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The Non-Essentials with Guest Author Anne Chertoff From "I Will to I Do"

The Indie Wedding Guide would like to welcome our guest author Anne Chertoff From " I will to I do".  She writes a fabulous column on iVillage full of fabulous tips from planning to etiquette and everything in between. We hope you enjoy her latest tips on The Non-Essentials of your wedding, things you can really live witout - a bathroom hospitality basket, seat covers, SUV/Hummer Limos etc.  

The dress, cake and flowers are some of the signature elements of a wedding, but there are a lot of details that while they're nice to have, they aren't necessary. And since they are not essential pieces, you can save yourself a lot of money by deciding not to have these elements early on. Here are some if the items I'm talking about:


Hospitality basket for the restrooms. You do not need to supply your guests with toiletries in the bathroom. Check with the location manager to make sure that there is a first-aid kit incase someone needs a band-aid. Your guests will come with their hair done, so they won't need a brush or hairspray, and in reality the items you put in a hospitality basket will more than likely end up being a favor your guests take home, than something they'll actually use during your wedding.

Folding_chair_2 Chair covers. Unless the chairs you are using, or renting, are really awful – broken, bent, etc… - you don't need to rent chair covers for them. No one will leave your wedding saying, "That was a lovely wedding, but I think they should have covered those chairs." I promise.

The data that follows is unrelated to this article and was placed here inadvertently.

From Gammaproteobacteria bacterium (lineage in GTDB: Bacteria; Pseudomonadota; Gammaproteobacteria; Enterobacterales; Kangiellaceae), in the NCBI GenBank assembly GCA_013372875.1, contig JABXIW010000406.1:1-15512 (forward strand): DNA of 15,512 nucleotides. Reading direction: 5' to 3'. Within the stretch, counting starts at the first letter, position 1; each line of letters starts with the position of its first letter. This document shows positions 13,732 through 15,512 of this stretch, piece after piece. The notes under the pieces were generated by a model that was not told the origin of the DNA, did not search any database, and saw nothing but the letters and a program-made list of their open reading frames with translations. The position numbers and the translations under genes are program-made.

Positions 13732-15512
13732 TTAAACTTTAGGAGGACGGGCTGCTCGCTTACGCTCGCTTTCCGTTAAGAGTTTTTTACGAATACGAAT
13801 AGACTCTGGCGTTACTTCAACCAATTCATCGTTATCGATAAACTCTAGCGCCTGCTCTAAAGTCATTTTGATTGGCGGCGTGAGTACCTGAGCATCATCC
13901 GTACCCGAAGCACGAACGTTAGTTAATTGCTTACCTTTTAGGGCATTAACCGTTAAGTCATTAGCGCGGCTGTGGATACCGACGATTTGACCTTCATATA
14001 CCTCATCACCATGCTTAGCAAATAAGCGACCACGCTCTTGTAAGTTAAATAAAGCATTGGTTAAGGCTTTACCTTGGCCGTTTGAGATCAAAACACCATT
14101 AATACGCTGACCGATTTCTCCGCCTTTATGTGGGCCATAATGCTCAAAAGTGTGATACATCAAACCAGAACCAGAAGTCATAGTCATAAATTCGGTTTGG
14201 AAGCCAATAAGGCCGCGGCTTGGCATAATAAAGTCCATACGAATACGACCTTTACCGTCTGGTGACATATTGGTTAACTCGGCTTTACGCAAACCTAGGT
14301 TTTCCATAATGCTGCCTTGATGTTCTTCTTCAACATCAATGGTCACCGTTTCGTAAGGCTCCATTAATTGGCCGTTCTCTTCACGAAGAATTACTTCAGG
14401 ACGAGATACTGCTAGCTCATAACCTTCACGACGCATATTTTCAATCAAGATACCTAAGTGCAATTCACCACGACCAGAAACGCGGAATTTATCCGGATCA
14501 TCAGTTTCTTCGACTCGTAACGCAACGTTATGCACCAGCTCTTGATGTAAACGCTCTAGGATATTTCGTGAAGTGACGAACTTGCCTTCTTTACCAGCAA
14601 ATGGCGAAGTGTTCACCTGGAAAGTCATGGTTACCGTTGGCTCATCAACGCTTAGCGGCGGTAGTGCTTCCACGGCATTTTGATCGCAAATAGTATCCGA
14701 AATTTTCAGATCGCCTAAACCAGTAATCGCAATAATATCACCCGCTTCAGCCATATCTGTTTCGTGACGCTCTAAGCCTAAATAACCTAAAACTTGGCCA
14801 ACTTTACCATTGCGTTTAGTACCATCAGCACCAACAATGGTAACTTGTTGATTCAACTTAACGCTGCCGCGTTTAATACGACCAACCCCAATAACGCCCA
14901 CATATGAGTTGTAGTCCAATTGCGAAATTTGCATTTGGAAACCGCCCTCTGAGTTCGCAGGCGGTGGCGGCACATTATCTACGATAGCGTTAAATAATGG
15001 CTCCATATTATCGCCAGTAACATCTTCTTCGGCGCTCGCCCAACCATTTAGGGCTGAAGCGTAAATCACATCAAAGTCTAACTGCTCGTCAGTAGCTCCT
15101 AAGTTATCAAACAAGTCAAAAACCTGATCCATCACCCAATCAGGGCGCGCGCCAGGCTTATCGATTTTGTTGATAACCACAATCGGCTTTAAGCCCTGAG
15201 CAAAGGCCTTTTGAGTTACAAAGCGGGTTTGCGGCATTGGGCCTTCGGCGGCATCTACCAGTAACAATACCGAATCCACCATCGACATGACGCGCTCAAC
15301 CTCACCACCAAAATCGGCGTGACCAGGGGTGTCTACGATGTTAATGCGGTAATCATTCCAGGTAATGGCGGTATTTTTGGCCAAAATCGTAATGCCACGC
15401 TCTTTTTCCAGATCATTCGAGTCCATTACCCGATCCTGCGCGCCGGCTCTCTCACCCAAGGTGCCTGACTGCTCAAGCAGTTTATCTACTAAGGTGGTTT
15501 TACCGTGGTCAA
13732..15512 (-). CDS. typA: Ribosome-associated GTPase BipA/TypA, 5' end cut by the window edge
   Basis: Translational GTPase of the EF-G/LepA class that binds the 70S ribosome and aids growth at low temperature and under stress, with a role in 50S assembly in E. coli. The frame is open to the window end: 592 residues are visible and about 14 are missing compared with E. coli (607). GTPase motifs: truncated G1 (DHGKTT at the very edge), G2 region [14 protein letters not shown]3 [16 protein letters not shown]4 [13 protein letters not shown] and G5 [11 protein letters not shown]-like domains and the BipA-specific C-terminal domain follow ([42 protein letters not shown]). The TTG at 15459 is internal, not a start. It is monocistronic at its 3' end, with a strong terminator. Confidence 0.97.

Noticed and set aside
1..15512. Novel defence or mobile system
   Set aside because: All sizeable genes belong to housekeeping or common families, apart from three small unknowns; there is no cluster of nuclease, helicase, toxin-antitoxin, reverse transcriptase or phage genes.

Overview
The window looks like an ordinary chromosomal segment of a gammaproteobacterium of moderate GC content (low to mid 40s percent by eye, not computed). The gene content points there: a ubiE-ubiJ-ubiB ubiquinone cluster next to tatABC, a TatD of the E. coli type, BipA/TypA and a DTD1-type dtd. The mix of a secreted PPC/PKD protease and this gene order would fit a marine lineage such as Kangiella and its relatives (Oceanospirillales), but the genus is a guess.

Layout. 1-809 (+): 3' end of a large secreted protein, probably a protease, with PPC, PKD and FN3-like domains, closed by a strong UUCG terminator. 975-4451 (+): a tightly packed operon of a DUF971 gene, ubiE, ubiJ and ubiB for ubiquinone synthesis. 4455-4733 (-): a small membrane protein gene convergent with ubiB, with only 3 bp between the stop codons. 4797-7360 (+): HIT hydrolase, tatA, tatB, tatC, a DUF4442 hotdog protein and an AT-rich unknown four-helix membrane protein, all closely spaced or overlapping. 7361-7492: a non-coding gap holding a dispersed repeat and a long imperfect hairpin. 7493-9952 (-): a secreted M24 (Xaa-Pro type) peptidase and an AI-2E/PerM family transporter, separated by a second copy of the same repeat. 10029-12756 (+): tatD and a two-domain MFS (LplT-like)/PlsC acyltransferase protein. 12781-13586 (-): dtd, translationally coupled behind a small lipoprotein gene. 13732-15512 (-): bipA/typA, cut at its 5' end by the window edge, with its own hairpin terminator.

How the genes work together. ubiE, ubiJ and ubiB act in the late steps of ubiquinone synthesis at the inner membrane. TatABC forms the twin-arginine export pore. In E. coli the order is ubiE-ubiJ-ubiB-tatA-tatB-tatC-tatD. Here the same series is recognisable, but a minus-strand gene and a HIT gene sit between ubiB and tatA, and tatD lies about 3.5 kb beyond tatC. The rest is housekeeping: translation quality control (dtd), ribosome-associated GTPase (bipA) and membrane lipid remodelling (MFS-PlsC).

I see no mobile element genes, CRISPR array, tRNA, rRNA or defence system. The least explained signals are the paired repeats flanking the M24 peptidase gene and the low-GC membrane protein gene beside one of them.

Town_car   Over the top transportation. You can arrive at your wedding in whatever type of vehicle you like, but there is no rule that says you must show up in a limo. You can order a town car or just arrive in your own car (like I did). If you want to arrive or leave in a limo, a classic black or white stretch is fine. Larger limos (Hummers) are not only bad for the environment, they cost a lot of money, and can be difficult to get in and out of in a wedding dress.


 Save-the-date cards. Originally sent to notify guests of destination wedding details, today, save-the-date cards are sent for weddings held anywhere. But you don't need to send save-the-date cards at all. But if you do send them, only mail cards to people you are definitely planning on inviting to the wedding. Remember that whoever receives a save-the-date card also receives a wedding invitation.

{All contributed content/photos in this feature © Anne Chertoff From I Will to I Do Please do not copy or redistribute without permission}.




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